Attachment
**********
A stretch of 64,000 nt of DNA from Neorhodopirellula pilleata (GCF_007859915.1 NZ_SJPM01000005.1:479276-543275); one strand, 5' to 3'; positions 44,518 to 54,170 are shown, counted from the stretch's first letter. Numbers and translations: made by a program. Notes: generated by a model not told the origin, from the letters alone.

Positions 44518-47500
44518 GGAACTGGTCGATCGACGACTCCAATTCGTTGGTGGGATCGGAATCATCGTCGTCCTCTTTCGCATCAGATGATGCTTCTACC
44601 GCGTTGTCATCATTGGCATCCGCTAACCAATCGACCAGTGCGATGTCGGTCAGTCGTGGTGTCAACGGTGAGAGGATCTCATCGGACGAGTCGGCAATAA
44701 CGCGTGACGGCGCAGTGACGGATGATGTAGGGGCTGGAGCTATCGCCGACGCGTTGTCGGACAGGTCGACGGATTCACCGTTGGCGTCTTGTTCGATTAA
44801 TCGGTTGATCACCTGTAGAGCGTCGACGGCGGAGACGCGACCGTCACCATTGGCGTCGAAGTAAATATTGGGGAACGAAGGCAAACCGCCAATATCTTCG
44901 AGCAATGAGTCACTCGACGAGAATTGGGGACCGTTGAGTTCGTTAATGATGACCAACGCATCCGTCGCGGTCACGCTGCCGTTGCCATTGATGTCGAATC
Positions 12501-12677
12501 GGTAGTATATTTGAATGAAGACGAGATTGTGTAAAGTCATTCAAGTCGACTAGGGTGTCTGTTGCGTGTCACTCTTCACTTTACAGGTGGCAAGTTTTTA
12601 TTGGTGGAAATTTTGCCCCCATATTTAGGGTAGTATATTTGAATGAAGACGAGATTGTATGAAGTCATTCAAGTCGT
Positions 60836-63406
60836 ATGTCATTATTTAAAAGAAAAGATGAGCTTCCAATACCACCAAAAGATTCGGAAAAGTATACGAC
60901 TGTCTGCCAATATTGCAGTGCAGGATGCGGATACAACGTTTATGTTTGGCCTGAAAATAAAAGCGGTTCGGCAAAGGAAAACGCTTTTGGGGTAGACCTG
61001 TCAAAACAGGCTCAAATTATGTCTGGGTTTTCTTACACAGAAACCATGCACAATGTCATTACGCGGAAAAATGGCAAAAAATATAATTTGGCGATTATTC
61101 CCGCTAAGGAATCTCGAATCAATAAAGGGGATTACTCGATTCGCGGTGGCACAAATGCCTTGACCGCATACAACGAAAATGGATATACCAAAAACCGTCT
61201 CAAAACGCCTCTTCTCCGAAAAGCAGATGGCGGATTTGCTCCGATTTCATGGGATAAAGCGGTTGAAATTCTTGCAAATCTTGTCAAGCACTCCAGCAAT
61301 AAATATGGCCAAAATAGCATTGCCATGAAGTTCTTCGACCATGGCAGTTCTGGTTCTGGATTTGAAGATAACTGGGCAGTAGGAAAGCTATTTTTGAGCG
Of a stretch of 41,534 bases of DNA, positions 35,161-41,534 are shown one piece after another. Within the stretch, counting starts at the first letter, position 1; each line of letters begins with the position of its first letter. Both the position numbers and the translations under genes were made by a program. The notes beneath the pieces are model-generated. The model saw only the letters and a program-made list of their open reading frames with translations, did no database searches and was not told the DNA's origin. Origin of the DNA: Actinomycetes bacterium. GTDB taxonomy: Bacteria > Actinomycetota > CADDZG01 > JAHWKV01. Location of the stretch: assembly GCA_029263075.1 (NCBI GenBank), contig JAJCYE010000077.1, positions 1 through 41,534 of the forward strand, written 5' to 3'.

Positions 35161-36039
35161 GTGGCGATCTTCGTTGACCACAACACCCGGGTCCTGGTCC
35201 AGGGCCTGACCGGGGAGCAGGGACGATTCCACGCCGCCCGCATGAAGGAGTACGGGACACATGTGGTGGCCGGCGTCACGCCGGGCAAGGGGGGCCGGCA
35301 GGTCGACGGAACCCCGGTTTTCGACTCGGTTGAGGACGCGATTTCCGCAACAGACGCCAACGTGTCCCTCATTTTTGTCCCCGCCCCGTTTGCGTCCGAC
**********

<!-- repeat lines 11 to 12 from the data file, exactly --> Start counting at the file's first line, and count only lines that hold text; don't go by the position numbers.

Positions 60836-63406
60836 ATGTCATTATTTAAAAGAAAAGATGAGCTTCCAATACCACCAAAAGATTCGGAAAAGTATACGAC